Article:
Imaging system 10 allows users to customize certain image parameters. For example, depending on the nature of the image, certain users will prefer images with higher or lower contrasts. Users can also specify the maximum density (Dmax ) for an image. Ultrasound images, for example, are typically printed with a Dmax of about 2.0, while CT and MR images are often printed with a Dmax greater than 3. Since it is not possible to accommodate transfer functions for the whole spectrum of possible image densities and contrasts any particular user may occasionally use, much less those preferred by all the users, imaging system 10 accepts user commands to change image parameters such as contrast and Dmax. Image management subsystem 14 implements these user commands, i.e. contrast and Dmax, by selecting and/or linearly scaling the selected transfer functions on the basis of the user commands. This method of modifying the transfer functions to accommodate user preferences involves relatively simple, and therefore quick, mathematical operations. Similar transfer function modifications are performed when the user is attempting to image film having minimum and/or maximum density characteristics that are incompatible with the minimum and/or maximum T quantities stored in the selected transfer function.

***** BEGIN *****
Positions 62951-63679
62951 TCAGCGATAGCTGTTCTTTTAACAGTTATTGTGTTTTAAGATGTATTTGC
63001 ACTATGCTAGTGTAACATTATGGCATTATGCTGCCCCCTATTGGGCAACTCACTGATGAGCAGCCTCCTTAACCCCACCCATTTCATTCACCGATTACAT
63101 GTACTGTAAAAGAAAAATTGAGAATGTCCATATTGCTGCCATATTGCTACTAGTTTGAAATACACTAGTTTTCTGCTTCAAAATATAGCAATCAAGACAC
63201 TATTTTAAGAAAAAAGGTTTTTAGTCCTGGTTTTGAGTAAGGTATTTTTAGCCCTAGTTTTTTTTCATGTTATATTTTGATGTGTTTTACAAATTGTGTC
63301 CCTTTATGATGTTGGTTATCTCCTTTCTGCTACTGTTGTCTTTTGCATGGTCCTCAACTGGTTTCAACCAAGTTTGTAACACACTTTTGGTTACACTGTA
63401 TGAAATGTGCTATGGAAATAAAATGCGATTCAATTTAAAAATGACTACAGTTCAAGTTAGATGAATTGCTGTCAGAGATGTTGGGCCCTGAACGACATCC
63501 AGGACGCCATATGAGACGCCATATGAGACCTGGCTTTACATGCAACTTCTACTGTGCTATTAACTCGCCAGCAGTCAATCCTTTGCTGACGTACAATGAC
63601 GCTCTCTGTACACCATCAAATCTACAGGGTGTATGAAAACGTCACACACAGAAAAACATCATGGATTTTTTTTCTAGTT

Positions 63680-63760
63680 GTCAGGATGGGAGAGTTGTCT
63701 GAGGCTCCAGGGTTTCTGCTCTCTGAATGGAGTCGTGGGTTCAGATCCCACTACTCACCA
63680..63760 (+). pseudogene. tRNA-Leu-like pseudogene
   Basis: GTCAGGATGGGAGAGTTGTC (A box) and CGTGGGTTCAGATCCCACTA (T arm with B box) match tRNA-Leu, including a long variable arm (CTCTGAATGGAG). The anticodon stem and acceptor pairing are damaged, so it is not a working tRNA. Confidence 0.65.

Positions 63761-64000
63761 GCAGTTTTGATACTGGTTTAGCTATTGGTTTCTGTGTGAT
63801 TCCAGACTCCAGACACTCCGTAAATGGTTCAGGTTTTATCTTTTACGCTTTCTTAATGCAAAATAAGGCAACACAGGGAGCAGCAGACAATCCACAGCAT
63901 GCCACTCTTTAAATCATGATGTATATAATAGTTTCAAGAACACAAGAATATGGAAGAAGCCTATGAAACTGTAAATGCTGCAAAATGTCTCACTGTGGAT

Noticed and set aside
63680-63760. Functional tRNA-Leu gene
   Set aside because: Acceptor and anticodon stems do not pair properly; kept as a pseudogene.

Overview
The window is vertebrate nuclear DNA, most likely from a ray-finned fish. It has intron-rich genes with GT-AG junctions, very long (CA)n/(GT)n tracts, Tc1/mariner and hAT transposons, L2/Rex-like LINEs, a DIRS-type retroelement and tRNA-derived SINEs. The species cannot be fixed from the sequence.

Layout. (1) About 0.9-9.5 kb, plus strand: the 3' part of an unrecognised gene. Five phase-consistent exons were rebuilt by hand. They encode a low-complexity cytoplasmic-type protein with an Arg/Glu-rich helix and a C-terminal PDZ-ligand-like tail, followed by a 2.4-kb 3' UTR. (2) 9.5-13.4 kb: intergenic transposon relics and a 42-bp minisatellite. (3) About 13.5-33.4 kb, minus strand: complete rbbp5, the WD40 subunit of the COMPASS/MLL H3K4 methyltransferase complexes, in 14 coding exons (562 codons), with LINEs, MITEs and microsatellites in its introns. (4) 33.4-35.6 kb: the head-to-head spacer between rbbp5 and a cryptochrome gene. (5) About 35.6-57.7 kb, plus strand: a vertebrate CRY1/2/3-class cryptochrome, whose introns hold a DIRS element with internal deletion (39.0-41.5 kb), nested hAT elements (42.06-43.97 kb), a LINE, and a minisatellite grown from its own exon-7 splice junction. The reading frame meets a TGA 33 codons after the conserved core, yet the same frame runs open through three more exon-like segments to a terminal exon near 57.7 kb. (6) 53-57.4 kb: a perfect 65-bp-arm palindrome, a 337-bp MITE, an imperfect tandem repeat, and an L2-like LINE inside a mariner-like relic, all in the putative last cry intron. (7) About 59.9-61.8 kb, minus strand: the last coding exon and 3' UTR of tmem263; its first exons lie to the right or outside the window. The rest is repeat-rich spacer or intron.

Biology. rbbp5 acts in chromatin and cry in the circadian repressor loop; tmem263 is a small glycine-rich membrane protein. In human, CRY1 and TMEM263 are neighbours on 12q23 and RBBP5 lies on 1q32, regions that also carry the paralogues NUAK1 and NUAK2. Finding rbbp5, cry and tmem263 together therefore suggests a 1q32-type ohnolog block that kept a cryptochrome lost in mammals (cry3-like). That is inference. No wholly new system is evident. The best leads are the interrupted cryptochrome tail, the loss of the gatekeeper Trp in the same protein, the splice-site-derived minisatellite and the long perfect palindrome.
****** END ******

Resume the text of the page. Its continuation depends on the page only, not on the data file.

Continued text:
Actual film sensitometric characteristics often vary from the "ideal" characteristics represented by the film models. These variations can be caused by a number of factors including lot-to-lot variations in the manufacturing process and age-induced degradation. Imaging system 10 periodically executes a wedge calibration procedure to compensate for these variations in film sensitometric characteristics. During a wedge calibration, image management subsystem 14 initiates the printing of a "test wedge" film. The test wedge is a set of single density patches, each printed with a given laser drive value corresponding to one of a range of desired image densities. The actual densities of the patches are compared to the expected imaged film densities for the given laser drive values (as characterized by the film models), and the film models modified to correspond to the actual film characteristics.